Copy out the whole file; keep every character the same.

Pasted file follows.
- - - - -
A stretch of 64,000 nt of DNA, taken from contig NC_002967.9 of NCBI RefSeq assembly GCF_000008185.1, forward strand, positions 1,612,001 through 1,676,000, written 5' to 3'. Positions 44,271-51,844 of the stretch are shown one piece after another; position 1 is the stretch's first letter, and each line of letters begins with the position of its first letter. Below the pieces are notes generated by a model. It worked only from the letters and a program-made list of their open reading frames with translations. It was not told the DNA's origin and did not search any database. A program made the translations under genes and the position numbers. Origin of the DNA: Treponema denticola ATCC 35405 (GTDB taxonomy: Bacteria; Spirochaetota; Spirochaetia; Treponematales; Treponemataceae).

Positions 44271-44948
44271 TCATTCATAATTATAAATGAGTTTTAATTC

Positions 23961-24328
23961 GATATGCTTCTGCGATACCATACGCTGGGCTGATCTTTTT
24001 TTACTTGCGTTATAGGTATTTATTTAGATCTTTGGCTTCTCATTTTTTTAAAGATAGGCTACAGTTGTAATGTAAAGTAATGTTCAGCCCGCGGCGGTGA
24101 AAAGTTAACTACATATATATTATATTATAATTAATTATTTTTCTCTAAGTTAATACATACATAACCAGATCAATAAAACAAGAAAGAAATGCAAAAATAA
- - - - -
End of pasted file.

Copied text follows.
A stretch of 64,000 nt of DNA, taken from contig NC_002967.9 of NCBI RefSeq assembly GCF_000008185.1, forward strand, positions 1,612,001 through 1,676,000, written 5' to 3'. Positions 44,271-51,844 of the stretch are shown one piece after another; position 1 is the stretch's first letter, and each line of letters begins with the position of its first letter. Below the pieces are notes generated by a model. It worked only from the letters and a program-made list of their open reading frames with translations. It was not told the DNA's origin and did not search any database. A program made the translations under genes and the position numbers. Origin of the DNA: Treponema denticola ATCC 35405 (GTDB taxonomy: Bacteria; Spirochaetota; Spirochaetia; Treponematales; Treponemataceae).

Positions 44271-44948
44271 TCATTCATAATTATAAATGAGTTTTAATTC

Positions 23961-24328
23961 GATATGCTTCTGCGATACCATACGCTGGGCTGATCTTTTT
24001 TTACTTGCGTTATAGGTATTTATTTAGATCTTTGGCTTCTCATTTTTTTAAAGATAGGCTACAGTTGTAATGTAAAGTAATGTTCAGCCCGCGGCGGTGA
24101 AAAGTTAACTACATATATATTATATTATAATTAATTATTTTTCTCTAAGTTAATACATACATAACCAGATCAATAAAACAAGAAAGAAATGCAAAAATAA